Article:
meets His Enemy, who has taken away from Him His World and become its prince.
And we who follow Jesus as He approaches the grave, enter with Him into that hour of
His, which He announced so often as the climax and the fulfillment of his whole work.
The Cross, its necessity and universal meaning are announced in the shortest verse of
the Gospel: “and Jesus wept”… We understand now that it is because He wept, i.e.,
loved His friend Lazarus, that Jesus had the power of calling him back to life. The Jesus
had the power of calling him back to life. The power of Resurrection is not a divine
“power in itself,” but power of love, or rather love as power. God is Love and Love is
life, Love creates Life…It is Love that weeps at the grave and it is Love that restores life.
This is the meaning of the Divine tears of Jesus. In them love is at work again –
recreating, redeeming, restoring the darkened life of man: “Lazarus, come forth!...” And
this is why Lazarus Saturday is the beginning of both: the Cross, as the Supreme sacrifice
of love, the Resurrection, as the ultimate triumph of love.

Palm Sunday: The Entrance
The Saturday of Lazarus from the liturgical point of view is the pre-feast of Palm
Sunday - the Entrance of Our Lord into Jerusalem. Both feasts have a common theme;
triumph and victory. Saturday reveals the Enemy, which is Death. Palm Sunday
announces the meaning of victory as the triumph of the Kingdom of God, as the
acceptance by the world of its only King, Jesus Christ. In the life of Jesus the solemn
entrance in the Holy City was the only visible triumph. Up to that day, He consistently
rejected all attempts to glorify Him. But six days before the Passover, He not only
accepted to be glorified, He Himself provoked and arranged this glorification by doing
what the prophet Zacharias announced: "behold, Thy King cometh unto thee... lowly
and riding upon an ass.. "(Zac. 9:9). He made it clear the He wanted to be acclaimed and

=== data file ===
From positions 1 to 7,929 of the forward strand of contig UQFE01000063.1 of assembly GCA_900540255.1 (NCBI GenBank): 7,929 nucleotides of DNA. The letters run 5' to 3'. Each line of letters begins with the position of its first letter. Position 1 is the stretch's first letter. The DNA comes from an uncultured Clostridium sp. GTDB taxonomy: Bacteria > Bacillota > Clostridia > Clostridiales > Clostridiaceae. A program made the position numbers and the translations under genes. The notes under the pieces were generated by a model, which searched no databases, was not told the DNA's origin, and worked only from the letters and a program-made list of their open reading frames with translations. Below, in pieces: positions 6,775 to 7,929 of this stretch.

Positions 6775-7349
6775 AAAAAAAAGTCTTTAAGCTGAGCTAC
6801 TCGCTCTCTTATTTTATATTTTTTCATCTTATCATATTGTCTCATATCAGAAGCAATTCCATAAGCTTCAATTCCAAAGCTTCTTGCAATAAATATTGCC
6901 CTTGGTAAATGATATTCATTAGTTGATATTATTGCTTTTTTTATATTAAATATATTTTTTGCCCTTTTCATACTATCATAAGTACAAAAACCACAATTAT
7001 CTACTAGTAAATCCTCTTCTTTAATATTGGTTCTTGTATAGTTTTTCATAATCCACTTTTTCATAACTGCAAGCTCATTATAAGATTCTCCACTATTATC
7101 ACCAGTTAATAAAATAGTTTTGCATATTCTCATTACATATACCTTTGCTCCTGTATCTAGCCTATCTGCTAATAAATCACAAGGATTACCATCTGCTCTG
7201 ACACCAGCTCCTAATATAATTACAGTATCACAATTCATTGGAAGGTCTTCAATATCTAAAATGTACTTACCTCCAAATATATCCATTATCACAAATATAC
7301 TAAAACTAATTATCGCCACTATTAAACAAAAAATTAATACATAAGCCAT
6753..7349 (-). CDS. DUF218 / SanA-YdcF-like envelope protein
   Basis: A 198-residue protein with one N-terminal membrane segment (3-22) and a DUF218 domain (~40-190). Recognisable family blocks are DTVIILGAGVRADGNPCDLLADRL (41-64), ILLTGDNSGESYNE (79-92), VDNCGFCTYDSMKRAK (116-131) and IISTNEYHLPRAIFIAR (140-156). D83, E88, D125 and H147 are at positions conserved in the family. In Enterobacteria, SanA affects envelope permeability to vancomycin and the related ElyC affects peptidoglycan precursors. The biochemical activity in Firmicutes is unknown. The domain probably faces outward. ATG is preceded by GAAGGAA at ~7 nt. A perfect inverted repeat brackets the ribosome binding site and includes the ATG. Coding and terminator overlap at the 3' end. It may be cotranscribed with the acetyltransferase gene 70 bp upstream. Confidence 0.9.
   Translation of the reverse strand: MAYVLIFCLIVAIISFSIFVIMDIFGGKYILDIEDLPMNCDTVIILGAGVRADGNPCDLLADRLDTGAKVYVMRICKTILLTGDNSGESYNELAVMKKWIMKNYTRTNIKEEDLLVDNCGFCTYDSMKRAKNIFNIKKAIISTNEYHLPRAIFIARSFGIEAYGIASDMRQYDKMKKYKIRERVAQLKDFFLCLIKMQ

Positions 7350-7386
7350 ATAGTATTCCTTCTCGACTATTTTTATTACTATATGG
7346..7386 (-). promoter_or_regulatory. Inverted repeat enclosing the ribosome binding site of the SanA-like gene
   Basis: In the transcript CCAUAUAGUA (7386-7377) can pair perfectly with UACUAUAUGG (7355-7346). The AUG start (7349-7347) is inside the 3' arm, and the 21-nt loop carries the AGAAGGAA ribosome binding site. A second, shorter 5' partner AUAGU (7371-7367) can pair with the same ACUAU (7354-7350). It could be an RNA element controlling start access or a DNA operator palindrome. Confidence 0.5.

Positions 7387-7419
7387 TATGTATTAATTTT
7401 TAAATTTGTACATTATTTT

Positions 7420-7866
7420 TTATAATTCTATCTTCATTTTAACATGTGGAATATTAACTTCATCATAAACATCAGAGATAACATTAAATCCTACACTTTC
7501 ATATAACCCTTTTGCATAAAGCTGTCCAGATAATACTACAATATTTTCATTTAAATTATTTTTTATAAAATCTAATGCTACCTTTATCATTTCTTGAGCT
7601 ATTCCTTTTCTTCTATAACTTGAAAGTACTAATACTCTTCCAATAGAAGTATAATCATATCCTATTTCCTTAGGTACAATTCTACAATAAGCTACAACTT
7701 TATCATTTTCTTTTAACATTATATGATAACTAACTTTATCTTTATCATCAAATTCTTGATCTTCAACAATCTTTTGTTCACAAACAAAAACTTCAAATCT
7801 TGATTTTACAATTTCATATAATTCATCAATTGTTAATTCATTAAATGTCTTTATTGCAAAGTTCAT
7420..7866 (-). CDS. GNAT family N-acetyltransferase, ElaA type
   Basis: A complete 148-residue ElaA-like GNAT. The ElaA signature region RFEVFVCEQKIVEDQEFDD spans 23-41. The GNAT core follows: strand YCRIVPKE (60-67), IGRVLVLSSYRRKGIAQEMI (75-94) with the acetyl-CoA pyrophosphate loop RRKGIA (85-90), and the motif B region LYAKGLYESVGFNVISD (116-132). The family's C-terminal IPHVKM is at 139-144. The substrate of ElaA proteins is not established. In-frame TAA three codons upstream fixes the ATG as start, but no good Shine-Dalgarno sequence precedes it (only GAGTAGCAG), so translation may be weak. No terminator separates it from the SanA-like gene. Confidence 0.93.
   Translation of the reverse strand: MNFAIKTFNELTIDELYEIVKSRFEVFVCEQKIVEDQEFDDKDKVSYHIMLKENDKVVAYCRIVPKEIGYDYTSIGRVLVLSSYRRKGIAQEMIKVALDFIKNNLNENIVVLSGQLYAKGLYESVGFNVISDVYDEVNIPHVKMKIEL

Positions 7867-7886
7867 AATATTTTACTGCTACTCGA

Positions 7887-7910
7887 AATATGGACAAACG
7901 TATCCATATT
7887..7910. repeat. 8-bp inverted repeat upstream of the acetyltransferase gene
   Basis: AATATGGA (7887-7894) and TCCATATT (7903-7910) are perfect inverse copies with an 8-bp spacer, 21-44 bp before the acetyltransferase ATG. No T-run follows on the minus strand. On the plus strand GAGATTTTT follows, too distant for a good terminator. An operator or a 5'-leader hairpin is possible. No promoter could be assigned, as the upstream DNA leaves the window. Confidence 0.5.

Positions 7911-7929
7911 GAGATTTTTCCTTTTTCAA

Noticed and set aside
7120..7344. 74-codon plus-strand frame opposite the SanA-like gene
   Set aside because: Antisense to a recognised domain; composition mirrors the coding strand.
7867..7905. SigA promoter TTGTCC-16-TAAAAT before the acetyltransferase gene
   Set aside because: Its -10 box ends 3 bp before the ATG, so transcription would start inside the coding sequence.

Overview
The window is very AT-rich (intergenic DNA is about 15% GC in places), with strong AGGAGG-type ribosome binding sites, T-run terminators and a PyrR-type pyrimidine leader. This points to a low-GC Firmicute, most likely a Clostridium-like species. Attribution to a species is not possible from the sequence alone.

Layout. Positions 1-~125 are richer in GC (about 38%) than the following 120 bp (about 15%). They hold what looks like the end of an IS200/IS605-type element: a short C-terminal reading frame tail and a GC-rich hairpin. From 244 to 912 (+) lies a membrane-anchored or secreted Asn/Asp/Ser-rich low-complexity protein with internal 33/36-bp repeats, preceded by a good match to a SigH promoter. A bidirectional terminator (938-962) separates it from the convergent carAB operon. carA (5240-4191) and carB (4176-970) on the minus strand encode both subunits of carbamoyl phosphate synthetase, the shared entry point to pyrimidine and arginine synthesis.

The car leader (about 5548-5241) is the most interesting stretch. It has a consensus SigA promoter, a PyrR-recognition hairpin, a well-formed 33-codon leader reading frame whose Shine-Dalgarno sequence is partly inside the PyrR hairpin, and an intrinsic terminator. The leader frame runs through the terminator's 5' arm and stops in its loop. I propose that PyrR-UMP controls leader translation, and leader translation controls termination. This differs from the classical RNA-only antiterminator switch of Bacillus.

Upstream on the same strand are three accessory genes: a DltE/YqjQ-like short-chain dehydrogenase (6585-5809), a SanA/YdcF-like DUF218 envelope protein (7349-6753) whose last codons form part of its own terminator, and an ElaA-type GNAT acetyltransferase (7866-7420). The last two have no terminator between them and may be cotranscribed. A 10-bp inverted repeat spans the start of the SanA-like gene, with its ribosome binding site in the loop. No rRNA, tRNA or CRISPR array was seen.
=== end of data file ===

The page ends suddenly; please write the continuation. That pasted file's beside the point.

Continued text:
acknowledged as the Messiah, the King and the Redeemer of Israel. The Gospel
narratives stress all these Messianic features; the Palms, the cry from the crowd of
“Hosannah”, the acclamation of Jesus as the Son of David and the King of Israel. The
history of Israel is now coming to its end, such is the meaning of this event, for the
purpose of that history was to announce and to prepare the Kingdom of God, the advent
of the Messiah. And now it is fulfilled. For the King enters His Holy City and in Him all
prophecies, all expectations find their fulfillment. He inaugurates His Kingdom. The
Liturgy of Palm Sunday commemorates this event. With palm branches in our hands,
we identify ourselves with the people of Jerusalem, together with them we greet the lowly
King, singing Hosannah to Him. But what is the meaning of this today for us?
Citizenship in the Kingdom
First, it is our confession of Christ as our King and Lord. We forget so often that
the Kingdom of God has already been inaugurated and that on the day of our Baptism
we were made citizens of it and promised to put our loyalty to it above all other loyalties.
We must remember that for a few hours Christ was indeed King on earth in this world
of ours, for a few hours only and in one city. But as in Lazarus we have recognized the
image of each man, in this one city we acknowledge the mystical centre of the world and
indeed of the whole of creation. For such is the biblical meaning of Jerusalem, the focal
point of the whole history of salvation and redemption, the holy city of God's advent.
Therefore, the Kingdom inaugurated in Jerusalem is a universal Kingdom, embracing in
its perspective all men and the totality of creation. For a few hours – yet these were the
decisive time, the ultimate hour of Jesus, the hour of fulfillment by God, of all His
promises, of all His decisions. It came at the end of the entire process of preparation
revealed in the Bible: it was the end of all that God did for men. And thus this short